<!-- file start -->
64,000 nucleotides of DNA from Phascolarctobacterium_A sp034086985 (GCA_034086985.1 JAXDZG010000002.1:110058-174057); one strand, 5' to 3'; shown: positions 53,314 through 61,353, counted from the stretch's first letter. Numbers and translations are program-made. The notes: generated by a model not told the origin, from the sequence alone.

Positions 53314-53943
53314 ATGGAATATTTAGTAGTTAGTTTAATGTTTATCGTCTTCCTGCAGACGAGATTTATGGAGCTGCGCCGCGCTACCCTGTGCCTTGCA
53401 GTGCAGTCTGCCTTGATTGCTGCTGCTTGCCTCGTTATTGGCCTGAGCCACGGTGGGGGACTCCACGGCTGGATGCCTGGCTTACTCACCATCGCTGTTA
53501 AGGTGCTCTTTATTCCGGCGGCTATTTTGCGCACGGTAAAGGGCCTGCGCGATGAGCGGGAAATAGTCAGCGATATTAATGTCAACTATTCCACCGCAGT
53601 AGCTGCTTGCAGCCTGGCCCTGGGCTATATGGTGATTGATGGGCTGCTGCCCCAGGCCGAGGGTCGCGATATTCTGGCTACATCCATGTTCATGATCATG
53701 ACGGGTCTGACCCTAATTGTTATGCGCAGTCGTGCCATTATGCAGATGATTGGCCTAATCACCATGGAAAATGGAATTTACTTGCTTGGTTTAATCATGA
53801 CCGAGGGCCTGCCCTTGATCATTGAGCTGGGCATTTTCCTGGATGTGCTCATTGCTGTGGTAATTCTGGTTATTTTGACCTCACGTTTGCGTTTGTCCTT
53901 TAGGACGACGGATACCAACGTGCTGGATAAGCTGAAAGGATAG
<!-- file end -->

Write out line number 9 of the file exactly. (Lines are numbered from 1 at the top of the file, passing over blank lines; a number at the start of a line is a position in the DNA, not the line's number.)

53901 TAGGACGACGGATACCAACGTGCTGGATAAGCTGAAAGGATAG